Cinco Ranch, Sugar Land among best places to live in the Greater Houston area

Sugar Land was ranked fourth on the list, while Cinco Ranch came in at second. (Courtesy Adobe Stock)
Sugar Land was ranked fourth on the list, while Cinco Ranch came in at second. (Courtesy Adobe Stock)

Sugar Land was ranked fourth on the list, while Cinco Ranch came in at second. (Courtesy Adobe Stock)

A recent ranking by Niche has named the Cinco Ranch neighborhood and the city of Sugar Land among the top 10 places to live in the Greater Houston area.

Niche, a ranking and review site, based the ranking on factors such as cost of living, schools, health care, recreation and weather, according to the website.

Sugar Land ranked fourth on the list, while Cinco Ranch came in at second; Cinco Ranch followed The Woodlands, which Niche ranked the best place to live.

Many of the schools in these areas have also received an A-plus ranking from Niche based on academics, teachers, clubs and activities, diversity, college prep, and sports. These schools include Clements High School, Harmony School of Excellence-Sugar Land, Fort Bend Christian Academy, Logos Preparatory Academy, Seven Lakes High School, Cinco Ranch High School and Michael L. Griffin Elementary School.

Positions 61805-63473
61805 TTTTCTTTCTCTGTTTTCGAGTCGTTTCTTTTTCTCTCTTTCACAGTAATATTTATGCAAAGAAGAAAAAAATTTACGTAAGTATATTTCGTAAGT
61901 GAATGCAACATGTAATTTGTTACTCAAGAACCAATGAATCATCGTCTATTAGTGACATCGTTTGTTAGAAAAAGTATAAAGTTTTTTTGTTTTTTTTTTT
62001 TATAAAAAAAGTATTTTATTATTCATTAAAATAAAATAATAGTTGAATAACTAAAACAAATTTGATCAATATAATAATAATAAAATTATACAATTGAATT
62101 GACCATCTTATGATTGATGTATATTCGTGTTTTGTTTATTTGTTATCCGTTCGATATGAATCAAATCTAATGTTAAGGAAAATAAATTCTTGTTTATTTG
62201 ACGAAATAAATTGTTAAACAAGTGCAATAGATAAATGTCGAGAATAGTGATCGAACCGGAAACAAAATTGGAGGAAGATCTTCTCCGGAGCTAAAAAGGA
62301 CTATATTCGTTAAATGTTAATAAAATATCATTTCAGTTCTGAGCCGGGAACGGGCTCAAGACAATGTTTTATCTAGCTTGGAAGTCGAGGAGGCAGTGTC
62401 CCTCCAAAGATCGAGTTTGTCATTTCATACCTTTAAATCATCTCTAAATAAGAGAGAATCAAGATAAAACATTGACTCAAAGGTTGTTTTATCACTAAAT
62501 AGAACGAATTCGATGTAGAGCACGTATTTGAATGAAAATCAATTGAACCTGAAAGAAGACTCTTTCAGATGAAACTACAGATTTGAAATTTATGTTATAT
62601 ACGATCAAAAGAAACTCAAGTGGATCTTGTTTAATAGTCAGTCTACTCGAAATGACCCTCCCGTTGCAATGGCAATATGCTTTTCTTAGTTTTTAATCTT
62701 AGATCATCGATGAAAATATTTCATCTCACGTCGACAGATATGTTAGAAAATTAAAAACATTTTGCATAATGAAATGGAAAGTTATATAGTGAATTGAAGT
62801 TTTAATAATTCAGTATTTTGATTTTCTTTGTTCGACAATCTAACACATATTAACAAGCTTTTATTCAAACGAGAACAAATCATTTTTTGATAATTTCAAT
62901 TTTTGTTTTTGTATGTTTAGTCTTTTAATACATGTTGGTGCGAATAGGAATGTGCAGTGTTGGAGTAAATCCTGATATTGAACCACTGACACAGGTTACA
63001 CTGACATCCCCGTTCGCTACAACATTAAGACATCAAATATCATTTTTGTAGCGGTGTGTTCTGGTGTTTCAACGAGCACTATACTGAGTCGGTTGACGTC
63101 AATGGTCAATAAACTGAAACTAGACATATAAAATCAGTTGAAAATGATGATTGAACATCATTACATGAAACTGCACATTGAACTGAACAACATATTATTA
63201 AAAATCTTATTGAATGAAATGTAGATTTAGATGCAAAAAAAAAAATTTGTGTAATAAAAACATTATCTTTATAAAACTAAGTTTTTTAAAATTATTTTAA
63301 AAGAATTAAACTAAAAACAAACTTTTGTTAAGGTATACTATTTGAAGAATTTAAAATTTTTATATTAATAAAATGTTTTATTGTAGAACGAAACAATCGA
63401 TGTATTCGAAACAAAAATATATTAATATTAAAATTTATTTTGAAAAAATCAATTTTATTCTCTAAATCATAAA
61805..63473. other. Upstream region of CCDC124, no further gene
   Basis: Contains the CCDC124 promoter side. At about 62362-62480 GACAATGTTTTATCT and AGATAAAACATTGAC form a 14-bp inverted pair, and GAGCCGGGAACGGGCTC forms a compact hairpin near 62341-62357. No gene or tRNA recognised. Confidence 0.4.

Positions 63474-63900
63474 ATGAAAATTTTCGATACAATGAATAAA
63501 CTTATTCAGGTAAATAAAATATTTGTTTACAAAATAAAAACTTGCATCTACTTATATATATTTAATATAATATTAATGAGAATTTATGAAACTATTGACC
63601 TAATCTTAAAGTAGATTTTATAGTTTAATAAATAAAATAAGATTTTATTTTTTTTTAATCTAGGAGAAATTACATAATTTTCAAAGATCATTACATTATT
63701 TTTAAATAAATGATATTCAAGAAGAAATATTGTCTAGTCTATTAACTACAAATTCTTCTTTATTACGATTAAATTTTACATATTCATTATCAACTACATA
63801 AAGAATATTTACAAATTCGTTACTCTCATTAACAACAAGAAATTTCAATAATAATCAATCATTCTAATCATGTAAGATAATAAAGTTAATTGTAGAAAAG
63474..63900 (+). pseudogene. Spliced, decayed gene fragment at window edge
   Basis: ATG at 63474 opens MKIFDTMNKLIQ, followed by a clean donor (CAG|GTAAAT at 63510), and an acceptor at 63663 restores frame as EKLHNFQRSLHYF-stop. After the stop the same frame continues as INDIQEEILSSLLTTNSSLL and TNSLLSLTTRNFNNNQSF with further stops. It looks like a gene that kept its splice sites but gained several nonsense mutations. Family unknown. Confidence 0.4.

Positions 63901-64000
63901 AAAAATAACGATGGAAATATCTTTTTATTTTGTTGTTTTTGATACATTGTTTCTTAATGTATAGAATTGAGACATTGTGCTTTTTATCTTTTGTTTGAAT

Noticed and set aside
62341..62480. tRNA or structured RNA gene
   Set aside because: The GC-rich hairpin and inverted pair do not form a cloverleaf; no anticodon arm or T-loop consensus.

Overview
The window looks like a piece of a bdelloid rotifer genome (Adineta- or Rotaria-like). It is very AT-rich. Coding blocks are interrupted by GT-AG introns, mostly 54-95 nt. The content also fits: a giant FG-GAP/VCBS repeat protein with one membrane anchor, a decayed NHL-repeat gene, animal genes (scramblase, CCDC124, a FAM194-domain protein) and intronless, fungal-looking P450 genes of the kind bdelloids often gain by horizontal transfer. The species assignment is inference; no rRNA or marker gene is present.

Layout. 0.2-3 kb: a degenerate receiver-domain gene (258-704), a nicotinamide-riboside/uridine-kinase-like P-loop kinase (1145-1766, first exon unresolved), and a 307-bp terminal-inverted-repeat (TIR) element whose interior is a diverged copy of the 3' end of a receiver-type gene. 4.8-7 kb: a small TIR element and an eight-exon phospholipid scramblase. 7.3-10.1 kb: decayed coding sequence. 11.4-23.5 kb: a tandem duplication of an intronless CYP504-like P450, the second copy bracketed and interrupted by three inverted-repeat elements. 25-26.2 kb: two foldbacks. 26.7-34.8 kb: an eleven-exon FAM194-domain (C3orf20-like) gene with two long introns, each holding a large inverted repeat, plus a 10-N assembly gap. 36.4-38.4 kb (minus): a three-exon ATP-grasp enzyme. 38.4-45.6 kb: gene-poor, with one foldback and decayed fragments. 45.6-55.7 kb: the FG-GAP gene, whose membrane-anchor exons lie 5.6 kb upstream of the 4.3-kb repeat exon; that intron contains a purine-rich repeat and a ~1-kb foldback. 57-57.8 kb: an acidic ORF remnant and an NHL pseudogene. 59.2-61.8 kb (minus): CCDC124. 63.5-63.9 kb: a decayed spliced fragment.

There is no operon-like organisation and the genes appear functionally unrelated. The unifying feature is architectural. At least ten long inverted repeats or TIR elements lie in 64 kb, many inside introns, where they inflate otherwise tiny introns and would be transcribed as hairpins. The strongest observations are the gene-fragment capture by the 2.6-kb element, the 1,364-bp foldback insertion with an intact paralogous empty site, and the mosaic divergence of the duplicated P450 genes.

The ranking also compared how many residents own the property where they live versus the amount of residents who pay rent for where they live. For example, 81% of residents own where they live in Sugar Land, while 83% of residents own their home in Cinco Ranch.



Finally, the site also listed the median household income for each city, with Sugar Land having a median household income of $121,274 and Cinco Ranch having a median household income of $141,752.

By Sierra Rozen

Metro Reporter, South Houston

Sierra joined Community Impact Newspaper as a reporter in September of 2021 after graduating with a degree in communication and a minor in journalism from St. Edward's University in Austin, TX. Sierra covers all things in the South Houston area but in particular covers Friendswood ISD, Friendswood City Council and Harris County METRO. Prior to CI, Sierra served as the viewpoints and life and arts editor for Hilltop Views, as well as interning for Austin Woman Magazine.